There’s little doubt Malala Yousafzi, the Pakistani teenager who last year was shot on her school bus for defying the Taliban, was the popular favorite to win the Nobel Peace Prize. Nor is there much question she was more deserving than President Barack Obama was when he was chosen in 2009.
But it isn’t as if giving the Peace Prize to the Organization for the Prohibition of Chemical Weapons for its work since its inception in 1997 diminishes either Malala’s heroism or her contributions to the cause of peace.
The Chicago Tribune, Dallas Morning News and other publications contend that the Nobel Committee erred in not choosing Malala. Perhaps so. Now 16, she was heroic long before she was shot. She was determined enough to get an education and support education for other girls in Pakistan that the Taliban, which had prohibited girls from attending school, sought to make an example of her.
Instead, in attempting to kill her and quash opportunities for girls, the Taliban showed the world how afraid it was of her.
Malala, badly wounded, recovered. She has further matured, written a book and with her family, continues to espouse a cause that can directly benefit half of the world’s population and indirectly benefit all humanity.
The Organization for the Prohibition of Chemical Weapons has labored in relative obscurity until recently, when the regime of Syrian President Bashar Assad used chemical weapons on his citizens.
Already this year, the OPCW has sent weapons inspectors into Syria, and inspectors are returning at considerable risk to that war zone to verify and begin to destroy Assad’s chemical weapons stockpile.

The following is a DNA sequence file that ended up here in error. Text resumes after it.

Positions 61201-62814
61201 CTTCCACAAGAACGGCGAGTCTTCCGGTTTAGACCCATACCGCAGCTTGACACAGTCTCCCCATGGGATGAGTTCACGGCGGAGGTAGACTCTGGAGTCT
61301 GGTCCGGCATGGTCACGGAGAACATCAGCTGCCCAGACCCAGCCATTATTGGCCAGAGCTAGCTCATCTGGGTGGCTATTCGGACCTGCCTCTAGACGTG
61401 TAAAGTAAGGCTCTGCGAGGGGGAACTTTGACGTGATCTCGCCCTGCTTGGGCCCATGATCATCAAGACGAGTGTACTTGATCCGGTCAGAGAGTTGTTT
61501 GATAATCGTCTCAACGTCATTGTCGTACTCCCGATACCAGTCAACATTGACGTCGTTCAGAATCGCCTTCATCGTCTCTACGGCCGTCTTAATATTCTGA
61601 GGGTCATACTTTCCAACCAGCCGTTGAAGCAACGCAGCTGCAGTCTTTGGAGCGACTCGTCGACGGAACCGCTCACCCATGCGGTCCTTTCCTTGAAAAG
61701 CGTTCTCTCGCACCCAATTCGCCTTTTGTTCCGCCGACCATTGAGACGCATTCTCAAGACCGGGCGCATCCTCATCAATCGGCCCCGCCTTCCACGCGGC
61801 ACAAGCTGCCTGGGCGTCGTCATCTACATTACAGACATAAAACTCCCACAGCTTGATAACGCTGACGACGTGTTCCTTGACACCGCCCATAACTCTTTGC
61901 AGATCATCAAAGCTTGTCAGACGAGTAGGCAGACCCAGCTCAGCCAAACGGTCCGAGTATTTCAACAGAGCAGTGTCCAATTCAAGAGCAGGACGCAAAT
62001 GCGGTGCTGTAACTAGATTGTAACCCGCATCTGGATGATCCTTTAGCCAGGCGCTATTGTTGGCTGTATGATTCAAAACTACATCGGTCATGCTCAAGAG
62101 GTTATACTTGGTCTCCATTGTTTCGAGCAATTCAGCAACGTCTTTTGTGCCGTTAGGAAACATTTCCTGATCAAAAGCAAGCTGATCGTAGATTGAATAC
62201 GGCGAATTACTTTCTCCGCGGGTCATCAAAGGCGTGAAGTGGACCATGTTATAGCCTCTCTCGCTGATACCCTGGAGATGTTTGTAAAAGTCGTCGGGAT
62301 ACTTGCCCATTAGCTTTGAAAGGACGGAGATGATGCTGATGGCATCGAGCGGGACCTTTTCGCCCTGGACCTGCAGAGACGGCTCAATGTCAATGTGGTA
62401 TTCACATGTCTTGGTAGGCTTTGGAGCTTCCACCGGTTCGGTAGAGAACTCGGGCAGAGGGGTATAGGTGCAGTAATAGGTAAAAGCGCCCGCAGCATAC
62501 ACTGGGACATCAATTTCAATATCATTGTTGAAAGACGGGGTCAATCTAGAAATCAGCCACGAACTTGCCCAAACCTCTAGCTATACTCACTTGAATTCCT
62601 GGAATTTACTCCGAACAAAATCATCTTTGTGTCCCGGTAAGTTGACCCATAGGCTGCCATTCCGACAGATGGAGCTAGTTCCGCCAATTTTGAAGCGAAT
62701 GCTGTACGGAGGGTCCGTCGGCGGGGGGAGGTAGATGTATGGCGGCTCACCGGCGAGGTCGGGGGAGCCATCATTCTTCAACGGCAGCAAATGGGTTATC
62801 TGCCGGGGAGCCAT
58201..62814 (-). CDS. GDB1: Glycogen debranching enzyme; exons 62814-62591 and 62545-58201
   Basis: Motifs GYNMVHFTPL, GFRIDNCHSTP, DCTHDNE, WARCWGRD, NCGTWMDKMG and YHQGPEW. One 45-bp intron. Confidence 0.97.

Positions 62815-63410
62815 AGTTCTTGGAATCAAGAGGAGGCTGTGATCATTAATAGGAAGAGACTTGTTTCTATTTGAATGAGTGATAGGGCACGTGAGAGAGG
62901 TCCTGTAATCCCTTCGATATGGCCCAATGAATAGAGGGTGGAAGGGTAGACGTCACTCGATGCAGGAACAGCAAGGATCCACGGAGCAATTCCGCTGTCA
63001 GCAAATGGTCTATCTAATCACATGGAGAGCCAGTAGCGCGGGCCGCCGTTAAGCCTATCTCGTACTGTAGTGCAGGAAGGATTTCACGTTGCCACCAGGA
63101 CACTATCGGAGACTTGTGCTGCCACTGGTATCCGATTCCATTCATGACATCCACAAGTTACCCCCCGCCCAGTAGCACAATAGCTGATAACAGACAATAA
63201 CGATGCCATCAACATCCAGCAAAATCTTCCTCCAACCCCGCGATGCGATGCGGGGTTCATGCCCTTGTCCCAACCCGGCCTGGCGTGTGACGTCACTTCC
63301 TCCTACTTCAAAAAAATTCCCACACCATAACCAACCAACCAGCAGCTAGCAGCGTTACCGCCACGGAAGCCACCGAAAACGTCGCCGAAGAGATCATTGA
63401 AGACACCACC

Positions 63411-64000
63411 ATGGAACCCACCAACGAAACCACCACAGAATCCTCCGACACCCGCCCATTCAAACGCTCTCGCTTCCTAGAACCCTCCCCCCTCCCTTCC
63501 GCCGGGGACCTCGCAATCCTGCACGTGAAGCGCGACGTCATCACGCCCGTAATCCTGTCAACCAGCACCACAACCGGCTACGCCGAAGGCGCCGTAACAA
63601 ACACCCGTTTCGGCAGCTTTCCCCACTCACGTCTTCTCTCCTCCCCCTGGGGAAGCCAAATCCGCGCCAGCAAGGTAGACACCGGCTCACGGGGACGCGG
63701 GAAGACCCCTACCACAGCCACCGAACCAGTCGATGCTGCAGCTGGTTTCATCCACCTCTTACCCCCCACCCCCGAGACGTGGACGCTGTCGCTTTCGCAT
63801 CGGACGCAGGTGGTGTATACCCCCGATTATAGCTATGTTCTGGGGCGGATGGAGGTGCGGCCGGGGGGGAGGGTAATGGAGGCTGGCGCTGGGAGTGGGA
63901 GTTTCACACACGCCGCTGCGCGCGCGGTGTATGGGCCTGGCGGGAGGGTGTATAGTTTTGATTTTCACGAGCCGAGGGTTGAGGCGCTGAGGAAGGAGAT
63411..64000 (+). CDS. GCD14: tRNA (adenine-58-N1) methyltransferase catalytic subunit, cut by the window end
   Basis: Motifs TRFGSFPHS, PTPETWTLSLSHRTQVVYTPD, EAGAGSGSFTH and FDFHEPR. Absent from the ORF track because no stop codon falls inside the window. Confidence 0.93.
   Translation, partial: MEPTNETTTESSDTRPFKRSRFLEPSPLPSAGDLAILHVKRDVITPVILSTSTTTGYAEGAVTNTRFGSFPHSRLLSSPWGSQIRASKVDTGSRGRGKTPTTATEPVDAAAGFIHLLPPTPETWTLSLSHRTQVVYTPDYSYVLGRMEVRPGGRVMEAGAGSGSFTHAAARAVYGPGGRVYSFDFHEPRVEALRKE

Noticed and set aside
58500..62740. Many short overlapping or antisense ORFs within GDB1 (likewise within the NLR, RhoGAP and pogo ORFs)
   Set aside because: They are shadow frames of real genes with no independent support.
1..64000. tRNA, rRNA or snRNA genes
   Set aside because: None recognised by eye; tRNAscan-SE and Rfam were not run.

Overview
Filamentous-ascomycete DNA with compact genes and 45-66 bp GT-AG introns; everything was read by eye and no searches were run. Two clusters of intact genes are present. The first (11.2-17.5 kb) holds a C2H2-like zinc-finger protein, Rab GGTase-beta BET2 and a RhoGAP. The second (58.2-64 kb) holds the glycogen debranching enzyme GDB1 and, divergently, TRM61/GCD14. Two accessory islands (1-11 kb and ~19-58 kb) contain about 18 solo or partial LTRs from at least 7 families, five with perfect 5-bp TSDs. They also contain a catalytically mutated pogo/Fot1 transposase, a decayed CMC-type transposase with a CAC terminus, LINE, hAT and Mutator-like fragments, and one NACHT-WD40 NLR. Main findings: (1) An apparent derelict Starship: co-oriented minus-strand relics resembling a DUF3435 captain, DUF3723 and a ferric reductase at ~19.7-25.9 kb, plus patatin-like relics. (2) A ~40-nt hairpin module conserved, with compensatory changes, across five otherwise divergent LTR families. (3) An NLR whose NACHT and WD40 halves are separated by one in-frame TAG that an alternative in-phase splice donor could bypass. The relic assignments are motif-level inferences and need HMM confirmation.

Even before this year, the organization has verified the elimination of more than 80 percent of the weapons stockpiles that its members have acknowledged having.
Malala’s supporters contend that the Nobel Committee could have waited a year and given the OPCW the Peace Prize in 2014 — if the organization’s efforts in Syria are successful. It’s hard to argue with that, but it’s also hard to overlook the collaboration in the interests of peace that the OPCW represents and the disarmament it has already achieved.
Malala, meanwhile, hasn’t been entirely forgotten. Her courage has been celebrated the world over; the European Parliament last week bestowed on her the Andrew Sakharov Prize for her defiance of oppression.
The world could honor her further by supporting and spreading this remarkable girl’s message.